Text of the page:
"It has been an eyesore," said Lea Gilman, who lives next to a vacant home on Library Avenue in Rutland City. But the city is cracking down on these blighted properties and dishing out more than 100 tickets.
"Broken windows, broken doors, frames, rotten siding, rotting porches, missing handrails, garbage in the yard..." said Jim Simonds with the City of Rutland.
The list goes on for items that homeowners can be written up for. For now, the city is only ticketing vacant homes, and five properties in the northwestern section are being targeted. Officials said homeowner neglect means the homes have deteriorated into some of the worst conditions in the city.
"The ultimate goal of this... ...would be to change the ownership of that property and to try and incentivize a new owner to come forward and take possession of that and get it back into a habitable condition," said Brennan Duffy with the Rutland Development Authority.
Homeowners of blighted properties are issued an ordinance violation. If the owner doesn't respond within 30-days, the tickets begin at $50. If not paid or appealed, the price jumps to more than $500. Homeowners will continue to be ticketed daily until they respond.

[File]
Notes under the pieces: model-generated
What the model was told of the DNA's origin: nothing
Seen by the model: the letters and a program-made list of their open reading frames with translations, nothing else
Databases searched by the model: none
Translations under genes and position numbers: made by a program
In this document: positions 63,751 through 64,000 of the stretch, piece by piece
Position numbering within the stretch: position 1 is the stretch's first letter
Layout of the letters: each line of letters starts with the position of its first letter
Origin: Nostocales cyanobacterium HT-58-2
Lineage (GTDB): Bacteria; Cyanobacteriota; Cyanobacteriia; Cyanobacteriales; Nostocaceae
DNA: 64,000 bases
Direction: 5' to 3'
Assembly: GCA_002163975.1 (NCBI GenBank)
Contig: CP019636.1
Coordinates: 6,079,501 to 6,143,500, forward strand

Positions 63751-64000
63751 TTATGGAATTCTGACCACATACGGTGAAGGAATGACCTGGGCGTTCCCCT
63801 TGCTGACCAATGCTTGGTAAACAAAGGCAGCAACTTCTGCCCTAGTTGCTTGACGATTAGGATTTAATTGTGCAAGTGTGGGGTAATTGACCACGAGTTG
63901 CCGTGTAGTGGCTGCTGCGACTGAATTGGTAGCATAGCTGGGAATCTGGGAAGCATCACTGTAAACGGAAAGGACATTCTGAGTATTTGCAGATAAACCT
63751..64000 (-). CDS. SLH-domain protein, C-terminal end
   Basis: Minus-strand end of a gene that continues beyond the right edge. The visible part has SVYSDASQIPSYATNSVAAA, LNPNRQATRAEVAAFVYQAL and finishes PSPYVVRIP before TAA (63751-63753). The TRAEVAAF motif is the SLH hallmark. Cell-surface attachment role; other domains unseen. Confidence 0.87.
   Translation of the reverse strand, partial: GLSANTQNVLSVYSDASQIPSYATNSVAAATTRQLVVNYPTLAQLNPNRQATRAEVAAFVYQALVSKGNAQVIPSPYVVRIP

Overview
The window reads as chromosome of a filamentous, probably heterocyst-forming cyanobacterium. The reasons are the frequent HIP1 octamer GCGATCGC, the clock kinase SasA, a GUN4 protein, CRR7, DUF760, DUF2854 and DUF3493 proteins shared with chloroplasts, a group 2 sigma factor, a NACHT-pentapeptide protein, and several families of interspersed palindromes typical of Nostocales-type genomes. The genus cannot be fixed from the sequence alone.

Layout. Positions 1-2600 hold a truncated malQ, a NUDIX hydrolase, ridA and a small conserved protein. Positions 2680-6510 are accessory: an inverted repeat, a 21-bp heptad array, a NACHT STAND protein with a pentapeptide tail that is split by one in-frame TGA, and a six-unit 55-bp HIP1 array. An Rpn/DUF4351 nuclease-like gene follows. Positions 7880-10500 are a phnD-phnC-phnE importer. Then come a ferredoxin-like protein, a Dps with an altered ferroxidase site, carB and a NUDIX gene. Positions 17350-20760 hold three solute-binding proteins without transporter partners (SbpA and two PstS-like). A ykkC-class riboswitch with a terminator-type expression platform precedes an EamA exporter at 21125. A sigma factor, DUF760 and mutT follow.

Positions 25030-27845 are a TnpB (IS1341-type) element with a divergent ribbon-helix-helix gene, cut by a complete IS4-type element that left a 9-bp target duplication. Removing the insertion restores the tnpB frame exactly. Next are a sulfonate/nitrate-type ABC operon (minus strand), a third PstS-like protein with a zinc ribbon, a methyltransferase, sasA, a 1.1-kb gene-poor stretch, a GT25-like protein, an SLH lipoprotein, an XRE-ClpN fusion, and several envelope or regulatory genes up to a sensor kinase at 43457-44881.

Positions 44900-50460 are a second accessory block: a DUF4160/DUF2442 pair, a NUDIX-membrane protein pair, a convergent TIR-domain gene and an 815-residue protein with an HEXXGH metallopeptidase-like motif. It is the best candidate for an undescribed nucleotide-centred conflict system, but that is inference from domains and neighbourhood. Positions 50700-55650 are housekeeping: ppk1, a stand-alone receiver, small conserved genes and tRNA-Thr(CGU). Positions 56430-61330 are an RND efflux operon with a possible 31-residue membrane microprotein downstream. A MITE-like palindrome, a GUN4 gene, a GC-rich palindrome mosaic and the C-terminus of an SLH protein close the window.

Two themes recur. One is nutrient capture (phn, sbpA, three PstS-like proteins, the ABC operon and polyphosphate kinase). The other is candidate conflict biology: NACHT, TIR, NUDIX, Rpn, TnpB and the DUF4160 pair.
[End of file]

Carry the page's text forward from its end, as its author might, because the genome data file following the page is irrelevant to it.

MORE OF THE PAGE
"We have been issuing up to 50 tickets per house. Which turns into $25,000 if not paid in a timely manner," Simonds said.
If a ticketed homeowner does not come forward and pay the bill, the house can go up for a tax sale. Then, if the year long redemption period passes, the property ownership would change hands -- which some neighbors are looking forward to.
"I hope they can fix them up and nice people will end up buying the places," Lea Gilman said.
City officials said cleaning up vacant homes is just the first step, and they hope the program will be used throughout the city one day.
WCAX reached out to homeowners who are currently being ticketed -- including out-of-state banks, but did not get a response.
A meeting on May 15th will discuss a vacant property ordinance aimed at regulating blighted homes.
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